Born on December 21, 1940, Frank Zappa packed a ridiculous amount of great music into his 52 years on this planet. During his lifetime he made nigh-on 100 separate recordings, put out dozens of classy compilations, fistfuls of singles (some of them super rare), and was the subject of various tribute albums. Among such a plethora of work, the best Frank Zappa songs stand as a testament to a remarkable mind the likes of which we’re unlikely to see again.
His legacy is equally vast: Paul McCartney admitted that Sgt Pepper’s Lonely Hearts Club Band was inspired in part by The Mothers of Invention’s debut, Freak Out!, while Zappa’s discography has touched on avant-garde, musique concrète, industrial, neo-classical and theatrical rock.
Zappa is one of the few artists operating in a rock or post-rock medium who deserves the epithet “genius.” He poked fun at both the establishment and the counterculture with varying degrees of venom. He was also an advocate for free speech and personal choice, and was quite prepared to accept any barbs that came his way. Celebrated by the Velvet Revolutionaries in Prague, he also became a friend of Czech writer and philosopher Václav Havel. Closer to home, Zappa earned a place within the upper echelons of Rolling Stone’s list of Greatest Guitarists Of All Time.
He could make metal, pop, rock, and blues, along with free-form jazz (à la Albert Ayler) and even classical. His own influence, meanwhile, ranges far beyond commercial success. Zappa had ideas to burn and would undoubtedly still be recording today, had it not been for his early death in 1993.
Above all, he was a great musician and a venerated songwriter. Below we offer a selection – and it can only be that – of the best Frank Zappa songs.
Zappa in the 60s
What better place to start than at the beginning: the opening track on the Zappa/Mothers 1966 debut, Freak Out! In “Hungry Freaks, Daddy,” Zappa addresses the countercultural view of the Great Society. America was in both class and social turmoil at this time, and a psychedelic treatment was undercut not with Frank’s often-quoted cynicism but a fair degree of analysis. One assumes that a certain David Bowie was in contact with this album, since his song “Moonage Daydream” seems to reference the mantra, “Freak out, far out…” and he may have lifted his son’s name from the soon-to-come song “Wowie Zowie.”
If you want to explore rock conspiracies, then unravel the ditty “Who Are The Brain Police?” A highly creepy Orwellian diatribe, it earns its place among the best Frank Zappa songs – not least for having freaked out its writer, who admitted that its gestation was a concern. “At five o’clock in the morning, someone kept singing this in my mind and made me write it down,” he recalled. “I will admit to being frightened when I finally played it out loud and sang the words.”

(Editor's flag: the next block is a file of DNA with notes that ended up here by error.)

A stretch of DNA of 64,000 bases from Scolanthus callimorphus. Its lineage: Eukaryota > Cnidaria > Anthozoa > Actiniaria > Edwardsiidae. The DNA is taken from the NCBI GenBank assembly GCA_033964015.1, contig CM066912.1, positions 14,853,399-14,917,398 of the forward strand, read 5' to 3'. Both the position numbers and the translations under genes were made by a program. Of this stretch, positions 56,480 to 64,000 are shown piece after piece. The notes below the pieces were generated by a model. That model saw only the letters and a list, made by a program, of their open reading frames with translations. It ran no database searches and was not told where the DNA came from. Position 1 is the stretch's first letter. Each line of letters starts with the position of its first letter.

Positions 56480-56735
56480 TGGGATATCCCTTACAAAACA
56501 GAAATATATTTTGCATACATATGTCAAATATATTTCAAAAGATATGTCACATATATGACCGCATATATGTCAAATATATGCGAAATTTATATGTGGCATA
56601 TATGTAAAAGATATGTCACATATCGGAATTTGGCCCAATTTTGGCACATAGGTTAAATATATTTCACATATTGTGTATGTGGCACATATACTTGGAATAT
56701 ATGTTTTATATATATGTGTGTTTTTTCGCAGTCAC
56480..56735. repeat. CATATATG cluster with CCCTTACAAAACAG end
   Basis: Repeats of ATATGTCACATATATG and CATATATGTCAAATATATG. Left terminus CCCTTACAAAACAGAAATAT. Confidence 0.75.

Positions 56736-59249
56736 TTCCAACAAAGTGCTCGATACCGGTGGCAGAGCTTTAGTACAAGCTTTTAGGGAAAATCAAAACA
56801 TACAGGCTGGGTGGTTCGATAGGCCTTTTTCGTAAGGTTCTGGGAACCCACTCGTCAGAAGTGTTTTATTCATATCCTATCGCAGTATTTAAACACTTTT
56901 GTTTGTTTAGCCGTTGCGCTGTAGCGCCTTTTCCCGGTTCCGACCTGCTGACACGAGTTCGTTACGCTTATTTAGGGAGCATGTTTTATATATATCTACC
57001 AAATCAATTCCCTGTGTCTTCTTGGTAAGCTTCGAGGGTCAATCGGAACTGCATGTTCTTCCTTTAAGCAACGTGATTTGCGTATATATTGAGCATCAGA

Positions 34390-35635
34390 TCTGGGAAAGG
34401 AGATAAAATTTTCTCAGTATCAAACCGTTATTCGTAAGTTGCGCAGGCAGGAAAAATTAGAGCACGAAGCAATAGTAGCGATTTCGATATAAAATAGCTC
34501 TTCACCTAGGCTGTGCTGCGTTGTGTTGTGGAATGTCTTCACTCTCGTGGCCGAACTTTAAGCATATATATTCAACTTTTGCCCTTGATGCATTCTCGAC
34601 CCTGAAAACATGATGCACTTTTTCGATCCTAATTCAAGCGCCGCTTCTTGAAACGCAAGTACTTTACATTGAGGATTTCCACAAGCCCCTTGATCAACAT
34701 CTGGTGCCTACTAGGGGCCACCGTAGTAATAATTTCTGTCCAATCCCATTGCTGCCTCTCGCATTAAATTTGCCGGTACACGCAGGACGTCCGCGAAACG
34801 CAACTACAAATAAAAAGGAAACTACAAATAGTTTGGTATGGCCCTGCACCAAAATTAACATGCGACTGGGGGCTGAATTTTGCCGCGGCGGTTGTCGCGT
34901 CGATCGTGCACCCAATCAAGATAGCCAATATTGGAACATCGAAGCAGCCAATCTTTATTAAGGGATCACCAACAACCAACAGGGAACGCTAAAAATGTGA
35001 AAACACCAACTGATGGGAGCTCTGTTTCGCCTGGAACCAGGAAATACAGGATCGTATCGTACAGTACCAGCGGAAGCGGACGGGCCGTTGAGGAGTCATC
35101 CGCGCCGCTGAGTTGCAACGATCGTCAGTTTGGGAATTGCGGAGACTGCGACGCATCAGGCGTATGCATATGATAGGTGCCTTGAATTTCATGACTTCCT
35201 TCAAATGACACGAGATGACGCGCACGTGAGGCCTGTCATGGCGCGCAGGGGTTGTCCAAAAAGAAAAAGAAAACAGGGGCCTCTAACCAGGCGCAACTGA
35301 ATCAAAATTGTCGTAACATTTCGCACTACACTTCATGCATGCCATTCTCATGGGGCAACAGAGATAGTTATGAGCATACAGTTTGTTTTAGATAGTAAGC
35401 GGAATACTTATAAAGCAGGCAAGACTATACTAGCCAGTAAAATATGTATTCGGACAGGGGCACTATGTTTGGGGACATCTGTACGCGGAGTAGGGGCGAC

But Zappa wasn’t content to stay within the margins of hippie-speak. On “Brown Shoes Don’t Make It,” from the 1967 album Absolutely Free, the song’s bluesy origins give way to a cavalcade of musical styles – baroque, surf and rock opera among them. The lyric is a black comedy and another social satire, and the song remains the blueprint for Zappa’s revolutionary attempt to address the underground in a seven-plus-minute musical.
The Mothers’ third album, We’re Only In It For The Money, is an obvious send-up of materialist rock culture that even takes a poke at Sgt Pepper’s… For many Zappa fans, each track could make its case among the best of his songs. Perhaps the weirdest one is the short piece “Concentration Moon,” on which people – dissidents, minorities, et al. – are dragged away on buses and incarcerated. It’s no pastiche, but a heavy little number that still resonates.
Time for a breather. Time to “Stuff Up The Cracks.” The late ’68 album Cruising With Ruben & The Jets offers plenty of opportunity to unwind with a little experimental doo-wop. One of Zappa’s early loves, dating back to his own Italian-American roots, doo-wop has influenced many of the best Frank Zappa songs. Blessed with a cool Ray Collins vocal, some hot horns, and a sublime long-fade guitar solo from the main man, this is vintage Mothers, right down to the locked-down-tight rhythms of Roy Estrada and the percussive fills of Jimmy Carl Black and Arthur Dyer Tripp III. You might say this is atypical Frank, but then what is typical Frank?
Hot Rats (1969) is crammed with goodies, but the perennial live favorite, the instrumental “Peaches En Regalia” (also released as a single) retains its currency as one of the best Frank Zappa songs. From an early solo period when Zappa was embracing fatherhood with the birth of son Dweezil, this sumptuous track features studio-effect half-speed mastering and progressive fusion elements. Imagine it as a bizarre cross between Steely Dan and Weather Report, and enjoy the journey while Shuggie Otis plucks his bass and the masterful Ian Underwood carries the horn and organus maximus parts. Every time you play it you’re bound to hear something fresh.
Zappa in the 70s
Skipping with a heavy heart over Burnt Weeny Sandwich we land on Weasels Ripped My Flesh and an expanded Mothers featuring Lowell George (en route to Little Feat fame). Both live- and studio-based – and Mother-great throughout – it boasts a classic early Neon Park artwork and includes “My Guitar Wants To Kill Your Mama.” Nothing problematic here, just grand warp-rock with a surprisingly folky central acoustic guitar solo and the type of rolling blues rhythm one might also hear on a period Steve Miller Band album.
Recorded live at University Of California, Los Angeles, 1972’s Just Another Band From LA features The Turtles’ Howard Kaylan and Mark Volman (aka Flo & Eddie) and shouldn’t be overlooked. To get more bang for your buck, lay back and immerse yourself in the utterly madcap “Billy The Mountain,” a rock opera parody that slaps The Wizard Of Oz next to a sly allusion to Crosby, Stills & Nash’s “Suite: Judy Blue Eyes.” Given the experimental nature of this cracked tune, one suspects most of it was improvised on the spot after a few studio run-throughs, but that adds to the humorous tension.